The black internationalism of the New Negro during this period takes place within the specific domestic cultural context of a new expression of black subjectivity shaping arts and letters within the United States. W. E. B. Du Bois is an apt African American figure to open with, since he straddles nicely the fence usually separating these two worlds of the political and the aesthetic. He participated and helped to shape the movement of the New Negro within the realm of domestic cultural politics, and he traveled to Versailles during the immediate postwar period in an effort to help shape the global discourse and decisions of the moment to better benefit the New Negro in the world at large. A broader discussion of the New Negro movement within the black internationalist framework that is the focus here also reveals why certain literary expressions of this black global imaginary took the particular forms they did during this period, particularly in relationship to the construction of gender.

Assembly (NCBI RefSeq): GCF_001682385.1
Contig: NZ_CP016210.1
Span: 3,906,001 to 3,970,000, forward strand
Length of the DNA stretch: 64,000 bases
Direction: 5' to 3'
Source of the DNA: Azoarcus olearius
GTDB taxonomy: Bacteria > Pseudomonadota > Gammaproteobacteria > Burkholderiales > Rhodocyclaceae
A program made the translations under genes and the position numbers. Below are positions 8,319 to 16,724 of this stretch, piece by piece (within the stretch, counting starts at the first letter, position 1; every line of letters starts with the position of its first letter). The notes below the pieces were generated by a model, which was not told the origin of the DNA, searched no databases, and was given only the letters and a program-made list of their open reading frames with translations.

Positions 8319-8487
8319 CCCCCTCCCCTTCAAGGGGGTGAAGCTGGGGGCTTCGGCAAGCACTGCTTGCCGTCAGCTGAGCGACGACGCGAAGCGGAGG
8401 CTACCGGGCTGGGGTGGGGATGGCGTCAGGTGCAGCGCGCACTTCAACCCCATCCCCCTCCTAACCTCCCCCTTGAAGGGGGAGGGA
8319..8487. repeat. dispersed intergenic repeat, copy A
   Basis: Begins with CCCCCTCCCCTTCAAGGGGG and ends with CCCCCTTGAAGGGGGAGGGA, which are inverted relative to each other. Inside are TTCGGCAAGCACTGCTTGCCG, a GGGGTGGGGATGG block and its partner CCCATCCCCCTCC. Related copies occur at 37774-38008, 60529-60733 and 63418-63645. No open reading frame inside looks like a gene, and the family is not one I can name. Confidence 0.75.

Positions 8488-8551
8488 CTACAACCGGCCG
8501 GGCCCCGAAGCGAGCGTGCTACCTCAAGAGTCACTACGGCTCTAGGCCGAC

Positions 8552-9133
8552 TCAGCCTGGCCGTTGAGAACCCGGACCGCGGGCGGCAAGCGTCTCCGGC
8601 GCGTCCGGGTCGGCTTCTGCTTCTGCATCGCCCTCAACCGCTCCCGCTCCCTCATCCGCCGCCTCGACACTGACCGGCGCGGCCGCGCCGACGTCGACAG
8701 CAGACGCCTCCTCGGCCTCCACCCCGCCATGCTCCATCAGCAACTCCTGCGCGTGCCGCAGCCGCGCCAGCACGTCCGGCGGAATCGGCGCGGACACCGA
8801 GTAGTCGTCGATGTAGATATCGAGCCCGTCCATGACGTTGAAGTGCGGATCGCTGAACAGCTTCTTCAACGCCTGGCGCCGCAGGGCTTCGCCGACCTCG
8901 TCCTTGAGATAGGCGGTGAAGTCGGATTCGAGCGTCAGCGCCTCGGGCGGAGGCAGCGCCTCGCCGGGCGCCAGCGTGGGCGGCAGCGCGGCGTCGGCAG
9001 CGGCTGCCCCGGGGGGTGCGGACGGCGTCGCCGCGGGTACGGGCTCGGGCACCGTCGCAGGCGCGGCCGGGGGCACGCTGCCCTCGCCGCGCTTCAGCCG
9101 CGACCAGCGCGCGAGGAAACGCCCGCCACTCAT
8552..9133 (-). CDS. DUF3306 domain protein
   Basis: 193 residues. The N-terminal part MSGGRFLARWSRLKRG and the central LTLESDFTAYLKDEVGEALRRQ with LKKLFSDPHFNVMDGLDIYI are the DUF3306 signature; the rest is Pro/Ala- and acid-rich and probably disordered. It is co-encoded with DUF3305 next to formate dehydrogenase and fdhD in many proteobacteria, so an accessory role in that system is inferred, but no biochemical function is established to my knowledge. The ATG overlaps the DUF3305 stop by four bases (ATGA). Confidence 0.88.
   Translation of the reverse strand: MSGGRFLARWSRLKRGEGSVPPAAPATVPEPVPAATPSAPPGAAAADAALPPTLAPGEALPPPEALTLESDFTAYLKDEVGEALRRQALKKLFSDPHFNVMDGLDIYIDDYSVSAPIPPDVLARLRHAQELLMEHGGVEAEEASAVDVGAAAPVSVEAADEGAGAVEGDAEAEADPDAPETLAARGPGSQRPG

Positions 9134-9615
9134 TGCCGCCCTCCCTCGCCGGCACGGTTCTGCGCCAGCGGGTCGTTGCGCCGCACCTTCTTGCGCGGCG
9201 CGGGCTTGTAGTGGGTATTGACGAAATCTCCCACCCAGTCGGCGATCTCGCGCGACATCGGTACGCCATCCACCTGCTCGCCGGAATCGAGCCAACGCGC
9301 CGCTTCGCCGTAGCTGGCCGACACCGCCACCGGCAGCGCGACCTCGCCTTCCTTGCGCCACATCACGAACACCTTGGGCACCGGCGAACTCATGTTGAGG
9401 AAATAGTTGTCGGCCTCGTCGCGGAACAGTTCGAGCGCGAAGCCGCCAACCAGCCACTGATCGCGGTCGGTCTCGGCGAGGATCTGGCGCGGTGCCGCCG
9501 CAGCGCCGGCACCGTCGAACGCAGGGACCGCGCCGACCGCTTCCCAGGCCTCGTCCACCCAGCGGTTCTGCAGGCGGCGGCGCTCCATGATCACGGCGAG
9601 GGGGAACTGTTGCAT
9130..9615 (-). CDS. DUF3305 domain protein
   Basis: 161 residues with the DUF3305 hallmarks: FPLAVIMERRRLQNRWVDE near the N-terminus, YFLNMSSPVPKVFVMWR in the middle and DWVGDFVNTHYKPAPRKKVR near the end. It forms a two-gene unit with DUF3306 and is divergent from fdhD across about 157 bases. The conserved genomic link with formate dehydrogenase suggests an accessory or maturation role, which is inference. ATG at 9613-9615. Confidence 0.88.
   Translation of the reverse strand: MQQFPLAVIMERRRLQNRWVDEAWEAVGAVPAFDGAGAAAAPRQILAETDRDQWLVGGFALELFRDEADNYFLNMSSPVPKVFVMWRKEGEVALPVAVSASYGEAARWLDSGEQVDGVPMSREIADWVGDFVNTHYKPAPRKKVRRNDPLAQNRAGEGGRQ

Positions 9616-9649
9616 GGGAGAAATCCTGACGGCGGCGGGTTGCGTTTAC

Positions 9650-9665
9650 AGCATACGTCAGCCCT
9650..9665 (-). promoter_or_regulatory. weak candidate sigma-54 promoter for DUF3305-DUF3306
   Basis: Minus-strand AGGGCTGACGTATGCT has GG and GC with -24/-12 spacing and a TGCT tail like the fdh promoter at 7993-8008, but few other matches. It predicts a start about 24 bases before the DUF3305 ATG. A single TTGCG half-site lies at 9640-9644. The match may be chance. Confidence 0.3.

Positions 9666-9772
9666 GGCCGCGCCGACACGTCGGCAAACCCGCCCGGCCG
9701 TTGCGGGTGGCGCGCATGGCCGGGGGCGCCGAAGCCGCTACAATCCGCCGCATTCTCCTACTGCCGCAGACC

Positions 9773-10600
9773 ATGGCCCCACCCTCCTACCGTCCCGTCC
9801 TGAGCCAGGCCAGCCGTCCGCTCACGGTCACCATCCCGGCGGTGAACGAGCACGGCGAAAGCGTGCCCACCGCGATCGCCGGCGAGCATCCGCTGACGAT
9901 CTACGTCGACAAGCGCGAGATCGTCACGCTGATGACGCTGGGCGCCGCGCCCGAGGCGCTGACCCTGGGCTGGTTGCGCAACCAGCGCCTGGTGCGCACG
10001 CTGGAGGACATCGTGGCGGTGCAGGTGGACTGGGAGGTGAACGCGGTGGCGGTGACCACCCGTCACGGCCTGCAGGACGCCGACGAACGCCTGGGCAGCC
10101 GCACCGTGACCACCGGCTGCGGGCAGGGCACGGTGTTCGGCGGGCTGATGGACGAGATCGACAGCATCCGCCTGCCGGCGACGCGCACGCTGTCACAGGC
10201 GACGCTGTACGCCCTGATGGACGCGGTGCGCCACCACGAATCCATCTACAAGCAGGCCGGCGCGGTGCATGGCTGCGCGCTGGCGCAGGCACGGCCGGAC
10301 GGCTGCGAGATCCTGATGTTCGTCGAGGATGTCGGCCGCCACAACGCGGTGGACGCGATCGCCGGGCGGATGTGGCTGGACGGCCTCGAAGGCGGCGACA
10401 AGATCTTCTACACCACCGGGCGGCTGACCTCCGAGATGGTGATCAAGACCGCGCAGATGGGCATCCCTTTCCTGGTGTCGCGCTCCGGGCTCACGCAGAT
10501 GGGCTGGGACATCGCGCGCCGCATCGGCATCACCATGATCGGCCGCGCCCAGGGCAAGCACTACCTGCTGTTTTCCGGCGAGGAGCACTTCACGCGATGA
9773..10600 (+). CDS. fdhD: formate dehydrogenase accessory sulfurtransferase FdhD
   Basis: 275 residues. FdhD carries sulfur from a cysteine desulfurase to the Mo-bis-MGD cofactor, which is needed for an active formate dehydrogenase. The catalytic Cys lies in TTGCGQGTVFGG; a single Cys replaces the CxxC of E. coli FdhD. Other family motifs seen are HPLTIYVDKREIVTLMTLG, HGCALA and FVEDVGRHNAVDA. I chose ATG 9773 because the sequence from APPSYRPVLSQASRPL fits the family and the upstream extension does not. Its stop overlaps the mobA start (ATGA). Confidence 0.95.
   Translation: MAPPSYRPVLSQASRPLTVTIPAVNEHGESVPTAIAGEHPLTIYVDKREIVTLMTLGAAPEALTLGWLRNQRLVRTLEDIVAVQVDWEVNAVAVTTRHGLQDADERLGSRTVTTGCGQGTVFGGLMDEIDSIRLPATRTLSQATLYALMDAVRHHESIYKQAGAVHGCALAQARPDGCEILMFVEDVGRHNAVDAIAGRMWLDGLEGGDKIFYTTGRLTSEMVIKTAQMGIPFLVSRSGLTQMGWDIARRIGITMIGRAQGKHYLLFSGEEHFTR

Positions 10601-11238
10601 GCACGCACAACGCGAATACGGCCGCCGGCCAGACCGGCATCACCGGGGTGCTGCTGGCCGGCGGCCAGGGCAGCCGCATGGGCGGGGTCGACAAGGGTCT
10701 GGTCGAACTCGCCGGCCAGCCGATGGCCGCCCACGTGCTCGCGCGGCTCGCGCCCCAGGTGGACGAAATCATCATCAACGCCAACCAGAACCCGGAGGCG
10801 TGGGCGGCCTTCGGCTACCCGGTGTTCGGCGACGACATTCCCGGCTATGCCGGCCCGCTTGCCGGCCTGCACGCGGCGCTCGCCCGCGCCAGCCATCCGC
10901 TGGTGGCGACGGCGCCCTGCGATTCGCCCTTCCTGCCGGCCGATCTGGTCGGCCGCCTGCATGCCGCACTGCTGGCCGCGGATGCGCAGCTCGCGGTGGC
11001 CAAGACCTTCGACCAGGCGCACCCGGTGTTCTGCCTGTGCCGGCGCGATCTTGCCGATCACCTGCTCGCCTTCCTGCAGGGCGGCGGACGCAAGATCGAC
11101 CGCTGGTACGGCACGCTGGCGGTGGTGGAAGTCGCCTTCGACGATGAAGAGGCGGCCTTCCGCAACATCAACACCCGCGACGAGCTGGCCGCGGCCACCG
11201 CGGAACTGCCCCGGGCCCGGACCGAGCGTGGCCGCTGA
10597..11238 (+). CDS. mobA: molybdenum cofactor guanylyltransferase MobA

BLACK INTERNATIONALE: CARIBBEAN RADICALS AND THE TROPE OF THE NEW NEGRO